Spiritual Traditions Inspire the Offerings of SummerFest’s Friday Concert

Each of the three works on Friday’s intriguing SummerFest program is rooted in a distinct spiritual tradition. The opening instrumental trio for two violins and cello is an arrangement of J. S. Bach’s organ chorale prelude “Wachet auf, ruft uns die Stimme,” BWV 645, and is based on a traditional chorale by the German Lutheran theologian Philipp Nicolai. This chorale is traditionally sung in Lutheran churches on the Sunday before the beginning of Advent.

The finale of Felix Mendelssohn’s Piano Trio No. 2 in C Minor, Op. 66, presents and elaborates the Calvinist Psalm Tune known as “Old Hundredth” written by the foremost French Reformed composer Louis Bourgeois and is sung as the Doxology in Protestant churches around the globe.

(l. to r.) Alexi Kenney, Tessa Lark, Mark Simpson, Coleman Itzkoff & Maiya Papach [photo (c.) Ken Jacques

Osvaldo Golijov’s The Dreams and Prayers of Isaac the Blind is the composer’s tribute to a noted 13th-century Jewish Kabbalist rabbi from Provence, France, and contains quotations from the Jewish High Holy Day liturgies as well as themes inspired by klezmer dance tunes.

The 1994 Dreams and Prayers of Isaac the Blind is one of Golijov’s most successful works, and SummerFest’s quintet of musicians featuring clarinet virtuoso Mark Simpson in the crucial solo role clearly impressed Friday’s audience at the Conrad Prebys Performing Arts Center. Golijov asks much of the clarinetist: at times he is the composer’s pious great-grandfather praying with his phylacteries in the early morning light and at other times he is a blazing klezmer musician inciting inebriated party-goers to dance wildly late into the night.

Using the customary B-flat clarinet as well as a clarinet in A and the huge bass clarinet, Simpson rose to Golijov’s challenge gloriously, capturing the composer’s extreme emotional expectations with the gamut of his instruments’ colors, from the warmest Brahmsian melodies to piercing shrieks of klezmer ecstasy. At every turn, the festival string quartet supported him eloquently. Kudos to first violinist Alexi Kenney, who successfully engaged with Simpson in complex cantillation at very quiet dynamic levels, and to cellist Coleman Itzkoff whose radiant pedal tones deepened the awe of Isaac’s spiritual trances.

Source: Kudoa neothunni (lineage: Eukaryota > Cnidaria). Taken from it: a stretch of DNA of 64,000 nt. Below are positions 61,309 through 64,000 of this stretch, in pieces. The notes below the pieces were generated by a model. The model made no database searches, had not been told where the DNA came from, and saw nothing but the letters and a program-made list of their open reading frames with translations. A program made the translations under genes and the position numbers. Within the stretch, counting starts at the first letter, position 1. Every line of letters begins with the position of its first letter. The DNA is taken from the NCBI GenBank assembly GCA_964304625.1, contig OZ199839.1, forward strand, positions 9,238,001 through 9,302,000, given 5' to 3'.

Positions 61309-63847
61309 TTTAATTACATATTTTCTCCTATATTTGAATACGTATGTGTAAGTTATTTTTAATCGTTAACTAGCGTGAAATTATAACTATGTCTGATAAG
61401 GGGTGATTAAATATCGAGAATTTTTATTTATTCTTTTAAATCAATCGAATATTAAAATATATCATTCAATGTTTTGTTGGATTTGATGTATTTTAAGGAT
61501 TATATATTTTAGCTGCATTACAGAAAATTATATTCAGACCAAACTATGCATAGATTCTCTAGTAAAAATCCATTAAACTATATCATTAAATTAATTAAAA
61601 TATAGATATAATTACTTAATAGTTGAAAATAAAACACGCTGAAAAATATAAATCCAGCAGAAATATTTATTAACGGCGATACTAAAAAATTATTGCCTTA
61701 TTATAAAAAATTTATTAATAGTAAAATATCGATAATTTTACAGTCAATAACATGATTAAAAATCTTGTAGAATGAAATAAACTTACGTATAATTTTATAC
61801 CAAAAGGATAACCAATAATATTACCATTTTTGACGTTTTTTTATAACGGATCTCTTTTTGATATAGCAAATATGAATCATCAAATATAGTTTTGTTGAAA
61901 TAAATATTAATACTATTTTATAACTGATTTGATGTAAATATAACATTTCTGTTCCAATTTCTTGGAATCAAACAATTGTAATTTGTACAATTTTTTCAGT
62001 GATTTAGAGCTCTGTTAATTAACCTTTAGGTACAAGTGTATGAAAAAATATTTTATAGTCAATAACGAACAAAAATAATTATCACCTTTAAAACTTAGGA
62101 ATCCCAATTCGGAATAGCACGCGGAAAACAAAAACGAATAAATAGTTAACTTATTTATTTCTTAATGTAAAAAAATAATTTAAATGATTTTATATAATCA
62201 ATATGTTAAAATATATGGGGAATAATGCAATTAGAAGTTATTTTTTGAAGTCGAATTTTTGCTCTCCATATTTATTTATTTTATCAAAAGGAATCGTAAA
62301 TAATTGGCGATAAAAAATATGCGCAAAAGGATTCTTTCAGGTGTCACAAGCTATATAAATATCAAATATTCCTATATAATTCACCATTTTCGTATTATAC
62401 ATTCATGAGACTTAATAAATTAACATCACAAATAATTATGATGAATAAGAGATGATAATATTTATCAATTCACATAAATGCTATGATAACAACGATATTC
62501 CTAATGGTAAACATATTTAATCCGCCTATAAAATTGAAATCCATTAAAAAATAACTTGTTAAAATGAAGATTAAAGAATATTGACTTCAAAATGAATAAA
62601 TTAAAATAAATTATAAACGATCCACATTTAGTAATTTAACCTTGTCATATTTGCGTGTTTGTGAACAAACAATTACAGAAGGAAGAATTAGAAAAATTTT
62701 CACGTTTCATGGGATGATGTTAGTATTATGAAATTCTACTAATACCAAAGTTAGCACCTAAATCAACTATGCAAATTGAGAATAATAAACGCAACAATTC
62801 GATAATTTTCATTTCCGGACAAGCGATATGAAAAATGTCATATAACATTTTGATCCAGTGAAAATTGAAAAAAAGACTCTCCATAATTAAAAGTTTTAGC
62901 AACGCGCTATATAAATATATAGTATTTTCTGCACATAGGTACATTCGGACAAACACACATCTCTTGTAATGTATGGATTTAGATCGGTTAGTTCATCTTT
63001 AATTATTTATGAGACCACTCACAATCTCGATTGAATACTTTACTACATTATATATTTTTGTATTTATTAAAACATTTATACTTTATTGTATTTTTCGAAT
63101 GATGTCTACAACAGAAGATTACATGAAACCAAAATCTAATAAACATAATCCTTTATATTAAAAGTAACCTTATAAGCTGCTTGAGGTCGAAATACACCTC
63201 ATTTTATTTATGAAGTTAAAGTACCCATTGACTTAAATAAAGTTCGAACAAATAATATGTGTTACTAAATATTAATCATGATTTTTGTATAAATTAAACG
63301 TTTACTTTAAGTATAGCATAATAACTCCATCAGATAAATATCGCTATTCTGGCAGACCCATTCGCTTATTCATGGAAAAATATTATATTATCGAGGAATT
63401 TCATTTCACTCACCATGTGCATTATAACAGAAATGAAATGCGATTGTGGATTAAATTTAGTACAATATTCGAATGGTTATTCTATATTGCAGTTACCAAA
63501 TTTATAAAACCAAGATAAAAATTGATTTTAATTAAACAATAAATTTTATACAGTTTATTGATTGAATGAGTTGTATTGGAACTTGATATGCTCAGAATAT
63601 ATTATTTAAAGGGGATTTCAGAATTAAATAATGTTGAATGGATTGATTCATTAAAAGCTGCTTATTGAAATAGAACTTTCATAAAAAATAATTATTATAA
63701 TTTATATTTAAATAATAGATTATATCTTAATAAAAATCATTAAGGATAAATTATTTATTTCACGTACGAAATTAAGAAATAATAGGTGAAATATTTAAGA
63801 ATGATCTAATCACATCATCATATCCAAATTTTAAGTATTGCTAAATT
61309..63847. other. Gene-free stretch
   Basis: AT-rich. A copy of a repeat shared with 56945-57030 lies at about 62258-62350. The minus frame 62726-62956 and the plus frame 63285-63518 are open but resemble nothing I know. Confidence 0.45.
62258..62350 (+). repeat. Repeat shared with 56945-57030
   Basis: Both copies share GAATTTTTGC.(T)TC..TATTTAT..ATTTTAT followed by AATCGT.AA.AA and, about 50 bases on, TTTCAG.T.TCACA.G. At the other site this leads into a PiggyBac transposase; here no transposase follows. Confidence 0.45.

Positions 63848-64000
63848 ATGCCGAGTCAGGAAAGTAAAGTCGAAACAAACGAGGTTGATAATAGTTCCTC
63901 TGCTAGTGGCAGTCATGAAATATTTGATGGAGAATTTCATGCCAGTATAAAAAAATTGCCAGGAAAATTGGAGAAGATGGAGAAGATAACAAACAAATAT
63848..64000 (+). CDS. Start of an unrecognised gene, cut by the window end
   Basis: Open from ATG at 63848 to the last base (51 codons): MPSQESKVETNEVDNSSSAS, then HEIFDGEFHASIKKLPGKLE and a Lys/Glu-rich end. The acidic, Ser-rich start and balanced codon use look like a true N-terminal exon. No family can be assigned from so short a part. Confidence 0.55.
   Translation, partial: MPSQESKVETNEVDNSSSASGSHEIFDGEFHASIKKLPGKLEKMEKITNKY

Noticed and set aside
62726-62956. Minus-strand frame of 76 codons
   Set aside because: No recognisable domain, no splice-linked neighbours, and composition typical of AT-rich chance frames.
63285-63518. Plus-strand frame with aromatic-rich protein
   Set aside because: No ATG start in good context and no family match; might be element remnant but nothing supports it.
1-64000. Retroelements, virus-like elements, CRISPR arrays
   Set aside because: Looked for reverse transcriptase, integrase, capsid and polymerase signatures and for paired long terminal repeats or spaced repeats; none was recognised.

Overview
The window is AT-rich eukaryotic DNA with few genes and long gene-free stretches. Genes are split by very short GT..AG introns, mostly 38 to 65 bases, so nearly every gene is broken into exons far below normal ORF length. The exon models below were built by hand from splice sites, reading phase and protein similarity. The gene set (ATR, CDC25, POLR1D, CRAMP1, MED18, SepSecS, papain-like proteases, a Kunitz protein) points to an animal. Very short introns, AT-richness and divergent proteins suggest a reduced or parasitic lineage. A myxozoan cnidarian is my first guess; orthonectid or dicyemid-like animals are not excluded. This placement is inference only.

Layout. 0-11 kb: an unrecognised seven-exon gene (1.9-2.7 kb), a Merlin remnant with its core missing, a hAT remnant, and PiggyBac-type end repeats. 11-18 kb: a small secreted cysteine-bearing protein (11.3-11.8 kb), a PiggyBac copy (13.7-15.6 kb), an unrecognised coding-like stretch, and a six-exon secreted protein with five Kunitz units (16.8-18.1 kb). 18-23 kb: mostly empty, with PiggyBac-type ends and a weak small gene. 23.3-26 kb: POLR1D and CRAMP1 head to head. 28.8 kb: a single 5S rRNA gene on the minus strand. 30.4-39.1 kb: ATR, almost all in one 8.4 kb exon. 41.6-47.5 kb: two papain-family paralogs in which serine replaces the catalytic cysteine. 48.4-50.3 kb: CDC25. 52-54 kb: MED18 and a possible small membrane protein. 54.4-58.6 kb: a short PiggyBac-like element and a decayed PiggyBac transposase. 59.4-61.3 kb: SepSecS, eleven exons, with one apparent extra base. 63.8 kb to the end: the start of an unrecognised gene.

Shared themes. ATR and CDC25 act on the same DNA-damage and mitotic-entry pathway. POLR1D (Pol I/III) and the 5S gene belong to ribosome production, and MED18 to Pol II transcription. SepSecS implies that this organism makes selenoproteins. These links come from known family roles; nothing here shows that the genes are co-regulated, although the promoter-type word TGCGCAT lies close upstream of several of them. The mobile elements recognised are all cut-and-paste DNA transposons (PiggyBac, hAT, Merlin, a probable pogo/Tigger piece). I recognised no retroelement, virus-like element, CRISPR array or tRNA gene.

To laud the sophistication of Mendelssohn’s piano trios is as redundant as praising water for being wet, and festival Music Director Inon Barnatan found performers who delivered Mendelssohn’s mellifluous themes and elaborate structures with consummate ease. The young Hungarian pianist Zoltán Fejérvári impressed La Jolla Music Society patrons with his astounding solo recital in January of 2022, and his return to the Conrad in Mendelssohn’s Second Piano Trio reminded us how transporting his musicianship can be, especially his complete assurance delivering the composer’s most dazzling arpeggiated figurations at breathtaking tempos. Violinist Blake Pouliot and cellist Efe Baltacigli matched his finesse and complemented his fire, notably with their dulcet duet in the piano trio’s only calm movement, the “Andante espressivo.”

Violinists Tessa Lark and Alexi Kenney effortlessly tossed J. S. Bach’s nimble counterpoint back and forth in the “Wachet auf” chorale prelude, while cellist Efe Baltacigil supplied his aptly restrained pizzicato bass line.

This concert was presented by the La Jolla Music Society on Friday, August 4, 2023, in La Jolla’s Conrad Prebys Performing Arts Center.

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